On Feb 9, 2016 the US Department of Transportation turned down a Letter of Interest loan application for a $378 million TIFIA loan and $15 M TIGER grant. (See TIFIA letter here). By the terms of the passed KABATA Bill HB 23, the necessary state bonding for the project was contingent upon receipt of a low cost 3.5 % federal loan with no interest payments for five years for one third of the project costs. This is at least the seventh TIFIA application KABATA/DOT has submitted and it has yet to advance past the letter of interest initial review stage.
In its review of the KABATA/DOT application, TIFIA CFO Shoshana Lew cited “aggressive assumptions in your traffic and revenue study” in informing KABATA/DOT project financial officer Kevin Hemenway that TIFIA is “suspending review” of the application since the application could not meet “(US)DOT underwriting standards.” Many of the aggressive population and traffic count assumptions cited by TIFIA were documented in the 10/13/15 post below and are familiar to readers of this blog over the past five years. Per the state checkbook, in the past three years, KABATA/DOT has directed at least $2,242,636.04 to two major contractors for the new numbers – which TIFIA has now rejected: CDM Smith of California (the same traffic and revenue consultant criticized in the 2013 LB&A Audit of the project) and Cardno, Inc. of Portland, Oregon.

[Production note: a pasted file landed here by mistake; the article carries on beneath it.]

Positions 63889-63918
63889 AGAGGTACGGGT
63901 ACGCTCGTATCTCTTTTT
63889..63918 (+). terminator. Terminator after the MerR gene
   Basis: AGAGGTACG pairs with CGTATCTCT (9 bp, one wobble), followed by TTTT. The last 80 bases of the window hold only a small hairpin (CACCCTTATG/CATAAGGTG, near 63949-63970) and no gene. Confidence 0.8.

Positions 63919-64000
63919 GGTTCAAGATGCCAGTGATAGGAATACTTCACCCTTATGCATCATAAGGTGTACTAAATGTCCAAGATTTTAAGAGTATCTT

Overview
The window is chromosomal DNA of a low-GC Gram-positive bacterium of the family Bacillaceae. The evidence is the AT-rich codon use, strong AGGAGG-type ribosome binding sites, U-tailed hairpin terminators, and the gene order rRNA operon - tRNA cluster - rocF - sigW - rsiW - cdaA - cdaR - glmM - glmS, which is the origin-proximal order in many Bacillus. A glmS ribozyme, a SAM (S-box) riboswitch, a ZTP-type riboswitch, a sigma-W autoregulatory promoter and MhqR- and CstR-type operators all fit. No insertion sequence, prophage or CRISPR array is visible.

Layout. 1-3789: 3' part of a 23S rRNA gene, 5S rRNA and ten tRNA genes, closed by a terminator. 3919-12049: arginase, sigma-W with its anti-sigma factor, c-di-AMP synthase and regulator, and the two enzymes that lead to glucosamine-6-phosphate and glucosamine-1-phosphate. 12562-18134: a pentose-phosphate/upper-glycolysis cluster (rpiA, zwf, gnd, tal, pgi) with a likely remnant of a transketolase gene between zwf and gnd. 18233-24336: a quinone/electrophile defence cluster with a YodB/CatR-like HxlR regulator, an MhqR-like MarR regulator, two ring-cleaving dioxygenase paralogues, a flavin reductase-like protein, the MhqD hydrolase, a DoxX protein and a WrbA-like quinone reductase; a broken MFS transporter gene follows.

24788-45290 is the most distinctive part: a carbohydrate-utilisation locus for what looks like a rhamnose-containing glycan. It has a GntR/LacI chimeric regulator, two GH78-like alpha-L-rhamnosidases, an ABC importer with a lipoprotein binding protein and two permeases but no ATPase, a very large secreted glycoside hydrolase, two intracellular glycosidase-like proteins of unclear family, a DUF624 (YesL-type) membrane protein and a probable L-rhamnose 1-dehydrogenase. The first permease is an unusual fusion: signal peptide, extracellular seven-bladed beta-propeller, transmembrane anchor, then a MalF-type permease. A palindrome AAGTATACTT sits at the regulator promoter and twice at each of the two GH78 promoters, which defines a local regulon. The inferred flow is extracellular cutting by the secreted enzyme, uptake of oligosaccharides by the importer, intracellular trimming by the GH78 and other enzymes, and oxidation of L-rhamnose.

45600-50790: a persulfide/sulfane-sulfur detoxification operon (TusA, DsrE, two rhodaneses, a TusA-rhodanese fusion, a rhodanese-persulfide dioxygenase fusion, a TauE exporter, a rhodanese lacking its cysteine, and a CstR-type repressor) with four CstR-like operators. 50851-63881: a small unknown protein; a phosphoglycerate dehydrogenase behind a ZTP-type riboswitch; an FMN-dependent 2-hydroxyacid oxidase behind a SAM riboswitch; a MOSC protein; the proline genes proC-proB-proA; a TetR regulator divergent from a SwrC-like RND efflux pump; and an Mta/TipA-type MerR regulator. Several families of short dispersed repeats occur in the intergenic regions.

Some legislators may find the timing on the delayed release of the loan rejection news to be curious. The TIFIA rejection letter to Kevin Hemenway was dated February 9, 2016. On February 16 Government Hill Community Council President Stephanie Kesler requested from the Director of the Knik Arm Crossing Project, all recent correspondence from TIFIA to KABATA/DOT. On March 9th, the Director made the February 9 letter available to Kesler.
Both houses of the legislature have now passed their version of the DOT operating budget for next year and the two versions sit in Conference Committee. The capital budget has yet to pass either house and the Department of Transportation lacks the 9% matching funds necessary to use all the federal funds available on July 1, 2016. So, the big question is: Will legislators keep their $168 million commitment to the bridge that now has no finance plan or will those funds be made available to fund additional projects and increase jobs this construction season?